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Story highlights

Twenty-four of the 198 pilot whales stranded on Farewell Spit have already died

Conservation officials and volunteers will try to refloat the surviving whales

(CNN) —  

Conservationists are racing to try to save more than 170 whales stranded on a remote beach on New Zealand’s South Island.

Twenty-four of the 198 pilot whales stuck on the beach have already died, New Zealand’s Department of Conservation said Friday.

The department’s staff, helped by 140 volunteers, were planning to try to refloat the giant mammals as the tide rose Friday evening, it said.

The whales are stuck on Farewell Spit, a thin claw of land that reaches out into the sea from the northern tip of the South Island.

The spit forms the top of Golden Bay, which is known as a stranding hotspot because of its protruding coastline, gently sloping beaches and system of currents.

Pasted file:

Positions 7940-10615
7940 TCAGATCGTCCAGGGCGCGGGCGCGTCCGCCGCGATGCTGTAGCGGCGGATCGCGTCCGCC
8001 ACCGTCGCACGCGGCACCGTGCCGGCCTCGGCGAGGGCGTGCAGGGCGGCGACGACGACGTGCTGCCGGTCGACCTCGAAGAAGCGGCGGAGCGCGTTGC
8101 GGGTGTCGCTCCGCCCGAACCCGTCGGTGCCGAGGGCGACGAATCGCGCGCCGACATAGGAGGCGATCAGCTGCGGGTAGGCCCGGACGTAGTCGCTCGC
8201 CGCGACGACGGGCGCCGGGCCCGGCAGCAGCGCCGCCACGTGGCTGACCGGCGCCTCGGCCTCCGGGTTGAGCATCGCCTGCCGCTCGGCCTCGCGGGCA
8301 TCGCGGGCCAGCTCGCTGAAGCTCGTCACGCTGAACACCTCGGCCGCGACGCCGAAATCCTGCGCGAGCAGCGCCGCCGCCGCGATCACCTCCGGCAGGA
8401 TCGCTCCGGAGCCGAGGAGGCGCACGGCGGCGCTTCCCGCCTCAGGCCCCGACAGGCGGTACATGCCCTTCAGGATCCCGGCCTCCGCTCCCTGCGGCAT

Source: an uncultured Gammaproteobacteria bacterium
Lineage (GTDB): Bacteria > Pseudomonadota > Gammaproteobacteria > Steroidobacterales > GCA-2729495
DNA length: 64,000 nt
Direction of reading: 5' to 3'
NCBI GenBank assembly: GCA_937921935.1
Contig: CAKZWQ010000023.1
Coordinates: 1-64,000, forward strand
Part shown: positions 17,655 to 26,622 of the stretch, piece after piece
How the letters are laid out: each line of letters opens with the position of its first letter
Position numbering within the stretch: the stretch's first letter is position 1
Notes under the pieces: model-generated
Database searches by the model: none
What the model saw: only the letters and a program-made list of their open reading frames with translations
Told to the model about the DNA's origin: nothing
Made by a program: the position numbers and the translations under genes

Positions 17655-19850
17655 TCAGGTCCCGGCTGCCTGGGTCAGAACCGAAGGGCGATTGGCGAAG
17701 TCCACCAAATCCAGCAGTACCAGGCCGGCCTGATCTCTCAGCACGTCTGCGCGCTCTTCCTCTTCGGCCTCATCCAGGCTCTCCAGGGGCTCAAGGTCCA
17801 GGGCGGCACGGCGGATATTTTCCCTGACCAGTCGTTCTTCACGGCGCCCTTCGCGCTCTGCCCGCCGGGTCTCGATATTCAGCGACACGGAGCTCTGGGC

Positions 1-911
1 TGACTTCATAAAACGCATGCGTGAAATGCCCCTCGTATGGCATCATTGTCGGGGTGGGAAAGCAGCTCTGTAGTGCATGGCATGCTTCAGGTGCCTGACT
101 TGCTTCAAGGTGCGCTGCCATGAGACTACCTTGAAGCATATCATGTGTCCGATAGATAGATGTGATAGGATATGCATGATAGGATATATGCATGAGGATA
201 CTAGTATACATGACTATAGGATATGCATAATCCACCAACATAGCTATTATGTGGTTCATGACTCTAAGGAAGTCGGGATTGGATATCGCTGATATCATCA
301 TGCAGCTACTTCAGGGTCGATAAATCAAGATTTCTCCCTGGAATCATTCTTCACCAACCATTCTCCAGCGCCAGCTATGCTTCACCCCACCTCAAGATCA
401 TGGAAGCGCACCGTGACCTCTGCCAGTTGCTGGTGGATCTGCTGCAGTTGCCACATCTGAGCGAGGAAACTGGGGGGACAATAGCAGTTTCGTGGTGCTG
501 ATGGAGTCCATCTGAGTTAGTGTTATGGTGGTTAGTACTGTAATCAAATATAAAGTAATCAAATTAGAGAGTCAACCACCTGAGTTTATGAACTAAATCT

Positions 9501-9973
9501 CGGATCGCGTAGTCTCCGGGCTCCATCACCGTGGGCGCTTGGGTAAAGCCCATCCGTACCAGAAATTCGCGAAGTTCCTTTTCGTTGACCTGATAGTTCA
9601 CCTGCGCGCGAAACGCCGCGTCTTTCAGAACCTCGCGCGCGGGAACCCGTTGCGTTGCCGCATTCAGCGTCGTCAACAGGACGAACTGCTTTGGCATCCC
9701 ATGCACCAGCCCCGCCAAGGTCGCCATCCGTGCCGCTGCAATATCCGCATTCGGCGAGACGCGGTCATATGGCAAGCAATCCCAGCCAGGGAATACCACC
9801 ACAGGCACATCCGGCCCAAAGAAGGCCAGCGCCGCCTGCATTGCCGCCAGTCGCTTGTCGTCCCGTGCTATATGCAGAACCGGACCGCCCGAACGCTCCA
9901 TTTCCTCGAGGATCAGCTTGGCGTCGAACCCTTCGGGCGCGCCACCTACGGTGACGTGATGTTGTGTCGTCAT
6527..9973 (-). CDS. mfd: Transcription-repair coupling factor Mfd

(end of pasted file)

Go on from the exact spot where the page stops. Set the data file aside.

The Department of Conservation advised the public not to try to come and help the efforts to save the whales.

“Refloating stranded whales is a difficult and potentially dangerous job, so it’s important we have the right people on the ground tonight trying to get these whales back to safety,” said Andrew Lamason, the department’s services manager for Golden Bay.

The stranding of large sea mammals – something that usually happens naturally – is nothing new to New Zealand, where the Department of Conservation responds, on average, to 85 such incidents a year.

Surrounded by oceans rich in marine life, New Zealand has one of the highest stranding rates for sea mammals in the world.

CNN’s Mitra Mobasherat contributed to this report.